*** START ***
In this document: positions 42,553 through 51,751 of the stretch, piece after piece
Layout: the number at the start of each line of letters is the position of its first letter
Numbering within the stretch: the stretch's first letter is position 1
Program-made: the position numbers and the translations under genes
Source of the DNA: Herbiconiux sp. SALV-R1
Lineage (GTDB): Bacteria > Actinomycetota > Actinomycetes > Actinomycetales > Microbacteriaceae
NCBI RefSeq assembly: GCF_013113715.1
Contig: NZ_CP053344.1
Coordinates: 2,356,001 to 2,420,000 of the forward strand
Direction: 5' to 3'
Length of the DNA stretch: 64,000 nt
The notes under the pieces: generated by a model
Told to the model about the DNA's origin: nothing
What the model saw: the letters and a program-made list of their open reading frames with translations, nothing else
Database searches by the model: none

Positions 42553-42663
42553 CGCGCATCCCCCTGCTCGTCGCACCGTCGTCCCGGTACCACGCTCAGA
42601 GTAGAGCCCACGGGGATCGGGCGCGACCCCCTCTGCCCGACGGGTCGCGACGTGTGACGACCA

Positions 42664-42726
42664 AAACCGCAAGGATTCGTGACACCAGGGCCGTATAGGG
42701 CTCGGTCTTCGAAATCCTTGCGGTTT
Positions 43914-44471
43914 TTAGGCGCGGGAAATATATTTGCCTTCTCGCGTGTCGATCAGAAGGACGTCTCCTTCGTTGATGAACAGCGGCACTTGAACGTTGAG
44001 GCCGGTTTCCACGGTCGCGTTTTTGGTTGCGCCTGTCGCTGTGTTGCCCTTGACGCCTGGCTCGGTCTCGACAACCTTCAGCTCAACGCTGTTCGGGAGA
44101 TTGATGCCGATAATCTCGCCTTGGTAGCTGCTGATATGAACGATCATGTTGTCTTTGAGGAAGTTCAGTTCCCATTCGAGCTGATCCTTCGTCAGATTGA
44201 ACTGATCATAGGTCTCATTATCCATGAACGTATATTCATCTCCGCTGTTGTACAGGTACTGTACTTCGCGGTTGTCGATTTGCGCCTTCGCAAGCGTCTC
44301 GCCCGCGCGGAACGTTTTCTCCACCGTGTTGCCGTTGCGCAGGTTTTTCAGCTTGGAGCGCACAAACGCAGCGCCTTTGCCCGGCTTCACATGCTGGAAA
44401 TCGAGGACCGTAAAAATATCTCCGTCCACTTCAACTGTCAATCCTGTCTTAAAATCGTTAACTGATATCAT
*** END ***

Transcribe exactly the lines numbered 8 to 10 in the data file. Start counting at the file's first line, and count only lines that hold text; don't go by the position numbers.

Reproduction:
Contig: NZ_CP053344.1
Coordinates: 2,356,001 to 2,420,000 of the forward strand
Direction: 5' to 3'